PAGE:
Failed Tyrone Crystal name ‘worth £100,000’
One of Northern Ireland's best-loved brand names carried a £100,000 price tag even after the business behind it went into administration, the Business Telegraph can reveal.
Three companies were interested in buying the Tyrone Crystal name after Tyrone Crystal Giftware Ltd went into administration in March, according to a recently filed report by administrators BDO.
And in an unexpected twist, a new company called Tyrone Crystal Design has been formed by three people, including two of the failed company's former shareholders, Thompson Butler and Maurice Sherling.
That second business was incorporated at Companies House less than two months after Tyrone Crystal Giftware collapsed.
The company folded with a loss of around 30 jobs in March due to a decline in the popularity of its glassware and the availability of similar, cheaper, goods from overseas.
According to BDO’s report, losses jumped from £276,000 in 2009 to £420,000 up to February this year.
The administrators’ report said they had openly marketed the sale of the company’s brand name. “This process resulted in sale negotiations being entered into with three interested parties to acquire the brand name.
“Subject to the completion of a sale agreement, it is expected that circa £100,000 will be received for the company’s brand name.”
Sales from its factory shop in Dungannon up to April 2 brought in over £76,000 as news of the company's failure brought a flood of nostalgia from souvenir hunters eager to own a piece of manufacturing history.
The business was owed £82,000 by trade debtors, of which £30,000 was collected in the first six weeks of administration. Auctions were held by Wilson Auctions of the company's assets, with two company cars sold for £9,500. Sinn Fein MLA Francie Molloy said Dungannon and South Tyrone Borough Council had investigated buying some Tyrone Crystal artefacts from the administrators, including photos of a visit to the factory by the late US Senator Ted Kennedy.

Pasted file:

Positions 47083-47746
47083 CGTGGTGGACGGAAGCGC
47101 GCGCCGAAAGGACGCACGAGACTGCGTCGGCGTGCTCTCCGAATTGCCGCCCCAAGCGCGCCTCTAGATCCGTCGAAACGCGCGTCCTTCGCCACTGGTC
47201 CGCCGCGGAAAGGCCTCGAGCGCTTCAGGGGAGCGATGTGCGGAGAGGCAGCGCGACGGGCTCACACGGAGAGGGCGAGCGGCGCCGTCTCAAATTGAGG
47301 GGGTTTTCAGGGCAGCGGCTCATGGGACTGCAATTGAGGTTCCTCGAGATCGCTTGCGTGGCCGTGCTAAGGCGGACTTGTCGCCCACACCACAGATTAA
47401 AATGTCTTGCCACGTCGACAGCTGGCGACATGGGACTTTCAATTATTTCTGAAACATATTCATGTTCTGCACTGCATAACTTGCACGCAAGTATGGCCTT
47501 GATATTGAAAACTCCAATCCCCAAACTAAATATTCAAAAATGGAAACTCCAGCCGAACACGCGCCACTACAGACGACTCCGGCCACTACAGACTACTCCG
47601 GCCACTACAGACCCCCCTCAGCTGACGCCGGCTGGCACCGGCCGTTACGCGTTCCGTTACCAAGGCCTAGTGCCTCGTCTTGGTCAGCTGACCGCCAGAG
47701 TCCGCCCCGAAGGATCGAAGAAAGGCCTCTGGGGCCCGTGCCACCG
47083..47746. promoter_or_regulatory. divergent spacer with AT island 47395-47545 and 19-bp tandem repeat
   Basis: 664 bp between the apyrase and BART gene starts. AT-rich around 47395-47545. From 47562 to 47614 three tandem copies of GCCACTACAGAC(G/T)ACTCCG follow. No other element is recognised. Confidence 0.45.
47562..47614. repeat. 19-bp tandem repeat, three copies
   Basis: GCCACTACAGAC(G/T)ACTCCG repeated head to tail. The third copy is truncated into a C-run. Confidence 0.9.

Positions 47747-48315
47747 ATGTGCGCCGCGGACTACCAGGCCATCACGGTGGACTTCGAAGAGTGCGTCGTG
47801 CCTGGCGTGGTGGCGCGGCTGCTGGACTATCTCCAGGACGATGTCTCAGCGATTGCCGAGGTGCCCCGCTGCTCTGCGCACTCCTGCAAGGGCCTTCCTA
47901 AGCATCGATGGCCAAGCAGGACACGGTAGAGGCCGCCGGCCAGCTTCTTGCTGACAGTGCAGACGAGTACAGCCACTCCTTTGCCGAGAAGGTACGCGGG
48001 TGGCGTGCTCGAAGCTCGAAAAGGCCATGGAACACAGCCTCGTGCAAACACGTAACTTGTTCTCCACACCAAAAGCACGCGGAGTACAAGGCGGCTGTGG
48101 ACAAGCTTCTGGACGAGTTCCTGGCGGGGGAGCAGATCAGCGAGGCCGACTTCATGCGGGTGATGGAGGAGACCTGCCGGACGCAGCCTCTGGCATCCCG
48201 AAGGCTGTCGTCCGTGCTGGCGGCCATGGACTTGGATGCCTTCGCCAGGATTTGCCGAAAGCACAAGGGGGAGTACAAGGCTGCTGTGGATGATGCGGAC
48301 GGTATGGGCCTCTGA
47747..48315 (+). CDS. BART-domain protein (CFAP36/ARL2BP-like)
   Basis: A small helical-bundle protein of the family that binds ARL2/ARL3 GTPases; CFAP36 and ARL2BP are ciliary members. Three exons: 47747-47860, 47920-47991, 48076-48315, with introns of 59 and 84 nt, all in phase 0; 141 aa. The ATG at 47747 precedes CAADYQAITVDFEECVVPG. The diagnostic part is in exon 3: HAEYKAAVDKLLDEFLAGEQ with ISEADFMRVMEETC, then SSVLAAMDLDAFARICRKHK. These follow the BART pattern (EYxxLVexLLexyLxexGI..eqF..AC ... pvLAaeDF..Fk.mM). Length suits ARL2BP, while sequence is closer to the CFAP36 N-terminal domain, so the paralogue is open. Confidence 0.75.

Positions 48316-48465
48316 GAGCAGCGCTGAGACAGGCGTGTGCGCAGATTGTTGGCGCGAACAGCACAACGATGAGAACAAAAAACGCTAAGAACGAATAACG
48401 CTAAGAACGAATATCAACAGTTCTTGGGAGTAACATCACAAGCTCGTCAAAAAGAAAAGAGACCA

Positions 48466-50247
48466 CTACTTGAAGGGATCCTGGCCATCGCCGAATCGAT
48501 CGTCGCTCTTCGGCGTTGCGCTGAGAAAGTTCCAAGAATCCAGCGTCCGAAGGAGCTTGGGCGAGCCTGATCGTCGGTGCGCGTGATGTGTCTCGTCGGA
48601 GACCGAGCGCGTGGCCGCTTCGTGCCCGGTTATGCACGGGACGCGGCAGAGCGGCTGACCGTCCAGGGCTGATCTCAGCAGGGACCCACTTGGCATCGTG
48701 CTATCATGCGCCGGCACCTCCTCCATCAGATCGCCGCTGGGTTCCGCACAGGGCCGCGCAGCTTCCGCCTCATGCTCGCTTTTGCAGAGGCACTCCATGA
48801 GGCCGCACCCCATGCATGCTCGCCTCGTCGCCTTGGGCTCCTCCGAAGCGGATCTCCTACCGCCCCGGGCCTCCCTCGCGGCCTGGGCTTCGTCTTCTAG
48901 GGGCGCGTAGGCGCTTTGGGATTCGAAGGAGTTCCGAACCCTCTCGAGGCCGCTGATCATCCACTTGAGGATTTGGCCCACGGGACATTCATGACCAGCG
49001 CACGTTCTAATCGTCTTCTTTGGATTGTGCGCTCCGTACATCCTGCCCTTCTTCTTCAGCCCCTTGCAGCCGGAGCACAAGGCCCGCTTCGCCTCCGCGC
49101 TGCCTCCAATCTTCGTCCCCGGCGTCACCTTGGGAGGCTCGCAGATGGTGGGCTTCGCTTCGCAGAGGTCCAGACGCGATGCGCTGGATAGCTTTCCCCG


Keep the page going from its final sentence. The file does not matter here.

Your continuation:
Mr Molloy said Cavan Crystal and Galway Crystal had been approached about buying the Tyrone brand name.
“No-one from Cavan Crystal or Galway Crystal was available for comment. It would be a shame if the name was to be sold off without any input from local people,’’ he said.
BDO’s report revealed that the company’s directors approached them for advice about selling the company in December when they said sales would be boosted in the run-up to Christmas and in the January sales. But even before the end of last year, the firm had already put staff on a three-day week and cut capital and marketing spend.
BDO began marketing the company for sale and identified 53 potential buyers. This number was whittled down to 14 but all parties withdrew after an assessment of the business and no offer was made. The exercise cost the company £10,000.
The company’s directors then applied for two BDO administrators to be appointed to run it. All employees were paid their wages and accrued holiday pay before the redundancy.